Stern-Obama: Craig Becker Agonistes

'That's not good enough,' McCain tells controversial SEIU Obamunist
Things in Washington seem to be changing by the hour!

Ever since Scott Brown won the Massachusetts special election last month, Harry Reid and his Democrat cohorts have been gaming the system, trying to rush through Big Labor's President Obama's controversial nominations like Patricia Smith (as the Department of Labor's solicitor) and Craig Becker before Brown could be seated.

Now, Scott plans to try and stop Reid in his tracks, saying he wants to be sworn in immediately, not next week and Massachusetts governor Deval Patrick appears ready to certify Brown as early as tomorrow at 9:30 am.
Patrick is planning to certify the results at 9:30 a.m. Thursday, said governor's spokesman Kyle Sullivan. "This will ensure that Senator-elect Brown’s request to receive the final paperwork by 11 a.m. tomorrow is fulfilled," Sullivan said in a statement.

Vice President Joe Biden would have to administer the oath of office, and top Senate Democrats appeared ready this afternoon to move on Brown's request.

“Once he gets the certificate in hand, he can be sworn in,” said Jim Manley, spokesman for Senate majority leader Harry Reid. “We are working to swear him in as quickly as possible, which would be as early as tomorrow afternoon.”

There are several votes coming up within the next week that are expected to be controversial, including nominees for solicitor of labor and the US General Services Administration. A vote could come next week on whether to confirm Craig Becker, a Chicago-based union attorney who was nominated by President Obama to the National Labor Relations Board. e Votes on a major jobs bill could also come next week.
If Scott Brown is seated tomorrow, it is not a moment too soon.

Needless to say, however, union bosses are really, really mad.
The labor community is fuming over the expedited plan to seat Senator-elect Scott Brown (R-Mass) this Thursday afternoon, arguing that Democratic leadership is torpedoing one of its most important causes -- the nomination of Craig Becker to the National Labor Relations Board.


"Democrats were outmaneuvered yet again," emailed a labor source who was granted anonymity to speak freely. "I'm used to us caving, but they didn't even [try to delay Brown's seating]. They just hit the mat.

"I love how we cave to the Republicans and won't seat our Senator, [Al] Franken. Then we reverse cave and seat their senator. I mean forget the analogy of one is playing checkers and the other playing chess. It's like one is playing chess while the other is sitting there picking their nose."
As the NAM's blog Shopfloor notes:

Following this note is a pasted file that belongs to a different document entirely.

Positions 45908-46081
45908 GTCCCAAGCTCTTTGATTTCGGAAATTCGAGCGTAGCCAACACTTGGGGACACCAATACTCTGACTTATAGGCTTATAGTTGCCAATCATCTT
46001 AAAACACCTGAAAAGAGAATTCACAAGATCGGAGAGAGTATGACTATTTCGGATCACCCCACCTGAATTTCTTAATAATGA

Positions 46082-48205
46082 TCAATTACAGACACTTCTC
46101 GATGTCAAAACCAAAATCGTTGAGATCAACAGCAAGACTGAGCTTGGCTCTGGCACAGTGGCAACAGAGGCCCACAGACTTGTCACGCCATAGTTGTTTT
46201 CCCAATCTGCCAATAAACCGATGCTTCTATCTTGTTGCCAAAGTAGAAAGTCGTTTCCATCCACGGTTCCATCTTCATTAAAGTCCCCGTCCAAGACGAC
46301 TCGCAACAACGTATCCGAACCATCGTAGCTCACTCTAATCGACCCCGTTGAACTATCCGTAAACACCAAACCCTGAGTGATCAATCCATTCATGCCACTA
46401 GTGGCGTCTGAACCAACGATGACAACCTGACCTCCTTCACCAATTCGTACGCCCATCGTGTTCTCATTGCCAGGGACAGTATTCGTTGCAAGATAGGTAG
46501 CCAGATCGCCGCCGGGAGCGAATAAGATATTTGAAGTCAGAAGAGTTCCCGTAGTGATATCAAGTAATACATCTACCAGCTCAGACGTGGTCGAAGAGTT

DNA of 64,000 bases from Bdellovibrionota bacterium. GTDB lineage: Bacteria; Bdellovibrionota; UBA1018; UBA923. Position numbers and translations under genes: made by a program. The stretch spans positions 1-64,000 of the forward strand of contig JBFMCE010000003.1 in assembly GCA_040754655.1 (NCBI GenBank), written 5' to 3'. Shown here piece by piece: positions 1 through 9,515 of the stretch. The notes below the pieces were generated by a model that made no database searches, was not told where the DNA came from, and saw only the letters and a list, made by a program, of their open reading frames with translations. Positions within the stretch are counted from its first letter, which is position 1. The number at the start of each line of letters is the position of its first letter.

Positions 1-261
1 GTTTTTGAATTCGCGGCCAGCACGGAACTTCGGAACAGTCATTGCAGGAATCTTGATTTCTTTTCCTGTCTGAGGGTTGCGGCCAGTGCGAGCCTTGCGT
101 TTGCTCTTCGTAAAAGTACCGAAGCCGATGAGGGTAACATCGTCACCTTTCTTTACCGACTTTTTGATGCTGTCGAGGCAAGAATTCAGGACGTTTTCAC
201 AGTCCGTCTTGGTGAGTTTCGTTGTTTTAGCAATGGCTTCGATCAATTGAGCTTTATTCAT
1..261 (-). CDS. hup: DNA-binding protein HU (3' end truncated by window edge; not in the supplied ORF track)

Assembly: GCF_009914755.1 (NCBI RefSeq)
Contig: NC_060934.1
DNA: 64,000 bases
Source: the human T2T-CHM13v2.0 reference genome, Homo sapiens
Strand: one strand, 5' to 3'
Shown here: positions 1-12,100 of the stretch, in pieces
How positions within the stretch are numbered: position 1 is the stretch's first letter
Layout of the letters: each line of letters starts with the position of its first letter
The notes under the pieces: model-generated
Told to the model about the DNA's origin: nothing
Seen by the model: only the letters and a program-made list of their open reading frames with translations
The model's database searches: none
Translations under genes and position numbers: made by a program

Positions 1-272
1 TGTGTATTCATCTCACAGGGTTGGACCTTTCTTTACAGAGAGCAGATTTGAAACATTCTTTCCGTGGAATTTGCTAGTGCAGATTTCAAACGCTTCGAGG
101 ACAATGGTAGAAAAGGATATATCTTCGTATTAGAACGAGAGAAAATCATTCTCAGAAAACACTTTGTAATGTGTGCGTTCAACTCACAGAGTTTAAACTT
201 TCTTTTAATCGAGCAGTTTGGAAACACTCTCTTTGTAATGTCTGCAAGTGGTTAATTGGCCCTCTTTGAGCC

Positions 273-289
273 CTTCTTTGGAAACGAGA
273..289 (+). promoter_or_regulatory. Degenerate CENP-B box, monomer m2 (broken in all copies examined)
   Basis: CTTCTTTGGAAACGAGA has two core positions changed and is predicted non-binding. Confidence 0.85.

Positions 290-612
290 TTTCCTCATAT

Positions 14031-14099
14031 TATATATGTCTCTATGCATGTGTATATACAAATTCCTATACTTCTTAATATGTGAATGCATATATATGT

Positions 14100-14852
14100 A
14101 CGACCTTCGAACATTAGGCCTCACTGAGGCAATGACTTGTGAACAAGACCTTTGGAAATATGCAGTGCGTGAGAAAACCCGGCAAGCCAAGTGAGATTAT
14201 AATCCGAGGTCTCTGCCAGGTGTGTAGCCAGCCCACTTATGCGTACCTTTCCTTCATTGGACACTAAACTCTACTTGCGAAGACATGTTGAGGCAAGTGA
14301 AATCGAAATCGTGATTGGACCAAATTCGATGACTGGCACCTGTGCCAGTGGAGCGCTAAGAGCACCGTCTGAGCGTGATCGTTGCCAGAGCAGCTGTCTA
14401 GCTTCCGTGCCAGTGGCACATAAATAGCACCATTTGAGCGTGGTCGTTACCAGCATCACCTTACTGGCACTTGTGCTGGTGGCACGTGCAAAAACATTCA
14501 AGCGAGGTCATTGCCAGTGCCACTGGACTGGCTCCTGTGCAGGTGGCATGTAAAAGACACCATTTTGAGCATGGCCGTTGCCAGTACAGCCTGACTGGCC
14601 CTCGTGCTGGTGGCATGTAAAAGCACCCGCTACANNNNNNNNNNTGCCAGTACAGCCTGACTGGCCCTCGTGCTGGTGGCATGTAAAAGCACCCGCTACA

Caterwauling, too. There’s caterwauling.

Organized labor has elevated the importance of Becker’s nomination, logically viewing him as their man on the NLRB. This afternoon, in an e-mail to Senate staff, the SEIU declared, “This is the highest priority for organized labor…”

We note this background paragraph in Stein’s story:

An associate general counsel for the Service Employees International Union since 1990 and previously counsel for the AFL-CIO, Becker was targeted immediately by GOP lawmakers for being too sympathetic to labor for a post at the NLRB. The White House urged unions not to launch a public campaign around his appointment, arguing that it would pass Congress via an “inside game,” a source working on the process told the Huffington Post.

Was he targeted immediately? We don’t recall that. But if so, perhaps it’s because Becker wrote one of the Obama’s Administration’s first executive orders to slant federal regs toward organized labor.
Purple heads must be spinning and pea soup flying over at the SEIU right now.
(from laborunionreport.blogspot.com)

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The Public-Union Ascendancy

It's now official: In 2009 the number of unionized workers who work for the government surpassed those in the private economy for the first time. This milestone explains a lot about modern American politics, in particular the paradox that union clout with Democrats has increased even as fewer workers belong to unions overall.

The Bureau of Labor Statistics reported recently that 51.4% of America's 15.4 million union members, or about 7.91 million workers, were employed by the government in 2009. As recently as 1980, there were more than twice as many private as public union members. But private union membership has continued to decline, even as unions have organized more public employees. The nearby chart shows the historical trend.


Overall unionism keeps declining, however, with the loss of 771,000 union jobs amid last year's recession. Only one in eight workers (12.3%) now belongs to a union, with private union employment hitting a record low of 7.2% of all jobs, down from 7.6% in 2008. Only one in 13 U.S. workers in the private economy pays union dues. In government, by contrast, the union employee share rose to 37.4% from 36.8% the year before.

In private industries, union workers are subject to the vagaries of the marketplace and economic growth. Thus in 2009 10.1% of private union jobs were eliminated, which was more than twice the 4.4% rate of overall private job losses. On the other hand, government unions offer what is close to lifetime job security and benefits, subject only to gross dereliction of duty. Once a city or state's workers are organized by a union, the jobs almost never go away.

(from online.wsj.com)

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